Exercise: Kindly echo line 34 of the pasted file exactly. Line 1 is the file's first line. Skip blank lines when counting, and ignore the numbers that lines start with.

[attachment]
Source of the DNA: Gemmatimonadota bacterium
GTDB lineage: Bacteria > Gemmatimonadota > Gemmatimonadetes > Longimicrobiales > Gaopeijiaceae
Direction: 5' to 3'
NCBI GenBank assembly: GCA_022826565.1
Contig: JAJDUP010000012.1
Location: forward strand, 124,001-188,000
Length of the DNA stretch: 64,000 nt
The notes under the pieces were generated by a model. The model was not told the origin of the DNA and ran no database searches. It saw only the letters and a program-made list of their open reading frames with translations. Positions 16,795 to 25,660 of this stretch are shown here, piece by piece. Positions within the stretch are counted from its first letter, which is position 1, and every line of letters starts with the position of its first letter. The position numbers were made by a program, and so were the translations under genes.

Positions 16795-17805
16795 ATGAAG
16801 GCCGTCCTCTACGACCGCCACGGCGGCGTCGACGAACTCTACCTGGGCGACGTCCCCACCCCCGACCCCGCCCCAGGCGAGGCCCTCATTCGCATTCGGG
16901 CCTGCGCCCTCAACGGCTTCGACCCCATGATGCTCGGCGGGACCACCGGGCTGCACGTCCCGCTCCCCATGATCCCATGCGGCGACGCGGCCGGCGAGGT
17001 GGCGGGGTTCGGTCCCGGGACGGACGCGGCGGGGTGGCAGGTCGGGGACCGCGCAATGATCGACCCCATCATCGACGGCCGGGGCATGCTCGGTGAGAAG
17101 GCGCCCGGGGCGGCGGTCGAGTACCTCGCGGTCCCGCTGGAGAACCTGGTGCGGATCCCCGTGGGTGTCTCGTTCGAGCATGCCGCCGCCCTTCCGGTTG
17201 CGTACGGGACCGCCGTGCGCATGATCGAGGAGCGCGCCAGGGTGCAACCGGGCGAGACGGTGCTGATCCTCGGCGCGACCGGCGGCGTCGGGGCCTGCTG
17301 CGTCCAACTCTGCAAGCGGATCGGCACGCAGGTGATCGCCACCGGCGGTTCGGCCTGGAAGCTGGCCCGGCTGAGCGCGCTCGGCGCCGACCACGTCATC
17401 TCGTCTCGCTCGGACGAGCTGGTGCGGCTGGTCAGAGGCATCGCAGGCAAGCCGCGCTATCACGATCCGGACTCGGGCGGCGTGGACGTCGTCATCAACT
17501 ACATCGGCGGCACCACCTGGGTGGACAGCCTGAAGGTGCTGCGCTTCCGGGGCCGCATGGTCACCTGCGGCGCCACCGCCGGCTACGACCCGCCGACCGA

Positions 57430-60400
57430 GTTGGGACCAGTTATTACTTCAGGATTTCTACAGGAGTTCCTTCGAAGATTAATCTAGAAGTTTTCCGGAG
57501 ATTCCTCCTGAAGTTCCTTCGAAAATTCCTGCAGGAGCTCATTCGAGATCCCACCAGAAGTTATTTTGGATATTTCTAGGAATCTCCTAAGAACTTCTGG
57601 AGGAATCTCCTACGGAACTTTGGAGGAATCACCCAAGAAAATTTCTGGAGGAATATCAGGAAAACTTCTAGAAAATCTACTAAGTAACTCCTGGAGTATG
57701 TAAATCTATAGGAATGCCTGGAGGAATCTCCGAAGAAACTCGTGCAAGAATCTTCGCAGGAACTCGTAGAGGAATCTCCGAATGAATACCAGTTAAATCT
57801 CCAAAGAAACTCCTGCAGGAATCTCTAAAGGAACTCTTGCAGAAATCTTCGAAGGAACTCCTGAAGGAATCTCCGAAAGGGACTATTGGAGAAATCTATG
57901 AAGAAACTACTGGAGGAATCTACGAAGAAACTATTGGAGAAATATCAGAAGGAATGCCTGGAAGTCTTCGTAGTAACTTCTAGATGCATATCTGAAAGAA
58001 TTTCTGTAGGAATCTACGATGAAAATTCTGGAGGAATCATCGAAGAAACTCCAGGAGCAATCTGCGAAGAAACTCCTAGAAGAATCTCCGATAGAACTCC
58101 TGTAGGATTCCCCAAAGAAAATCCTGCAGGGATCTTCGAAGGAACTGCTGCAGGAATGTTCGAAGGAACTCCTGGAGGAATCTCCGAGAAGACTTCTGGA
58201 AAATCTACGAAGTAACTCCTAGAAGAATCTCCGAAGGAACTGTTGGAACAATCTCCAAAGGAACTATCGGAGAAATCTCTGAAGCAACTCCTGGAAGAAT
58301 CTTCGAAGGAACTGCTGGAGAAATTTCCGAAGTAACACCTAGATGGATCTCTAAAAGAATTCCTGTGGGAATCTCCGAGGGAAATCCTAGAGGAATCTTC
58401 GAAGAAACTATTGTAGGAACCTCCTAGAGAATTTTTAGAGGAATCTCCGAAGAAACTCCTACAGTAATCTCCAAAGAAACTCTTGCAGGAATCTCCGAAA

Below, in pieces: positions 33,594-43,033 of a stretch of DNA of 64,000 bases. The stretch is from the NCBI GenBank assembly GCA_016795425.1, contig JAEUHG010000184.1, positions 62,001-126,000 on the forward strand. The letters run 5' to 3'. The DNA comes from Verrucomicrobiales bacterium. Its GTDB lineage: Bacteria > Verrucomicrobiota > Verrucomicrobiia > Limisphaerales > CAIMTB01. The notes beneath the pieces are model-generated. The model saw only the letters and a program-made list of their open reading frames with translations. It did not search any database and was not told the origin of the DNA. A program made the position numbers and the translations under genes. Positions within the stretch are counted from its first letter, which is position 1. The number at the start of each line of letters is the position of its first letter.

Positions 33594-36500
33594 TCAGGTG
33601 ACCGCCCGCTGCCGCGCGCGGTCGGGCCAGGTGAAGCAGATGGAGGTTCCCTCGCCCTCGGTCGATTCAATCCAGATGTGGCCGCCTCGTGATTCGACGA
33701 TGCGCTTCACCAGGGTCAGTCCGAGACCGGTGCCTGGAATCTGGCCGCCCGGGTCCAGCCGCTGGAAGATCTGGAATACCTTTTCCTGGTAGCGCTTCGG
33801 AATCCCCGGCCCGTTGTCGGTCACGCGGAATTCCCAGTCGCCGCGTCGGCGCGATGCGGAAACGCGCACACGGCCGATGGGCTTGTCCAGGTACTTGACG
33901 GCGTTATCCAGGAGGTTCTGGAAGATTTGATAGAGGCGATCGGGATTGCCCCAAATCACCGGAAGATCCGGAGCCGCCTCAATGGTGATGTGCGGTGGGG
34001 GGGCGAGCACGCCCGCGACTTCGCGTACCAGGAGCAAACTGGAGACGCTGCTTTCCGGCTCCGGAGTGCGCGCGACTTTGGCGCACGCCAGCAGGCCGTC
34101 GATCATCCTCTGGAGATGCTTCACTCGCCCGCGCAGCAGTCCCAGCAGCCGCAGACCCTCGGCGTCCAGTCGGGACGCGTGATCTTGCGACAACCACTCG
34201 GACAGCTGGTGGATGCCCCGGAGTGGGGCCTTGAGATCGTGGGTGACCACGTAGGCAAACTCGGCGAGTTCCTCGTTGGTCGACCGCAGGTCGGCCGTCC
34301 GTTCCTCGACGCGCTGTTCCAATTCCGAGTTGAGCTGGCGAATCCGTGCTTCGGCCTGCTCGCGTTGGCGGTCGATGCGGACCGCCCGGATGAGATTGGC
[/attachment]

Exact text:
33601 ACCGCCCGCTGCCGCGCGCGGTCGGGCCAGGTGAAGCAGATGGAGGTTCCCTCGCCCTCGGTCGATTCAATCCAGATGTGGCCGCCTCGTGATTCGACGA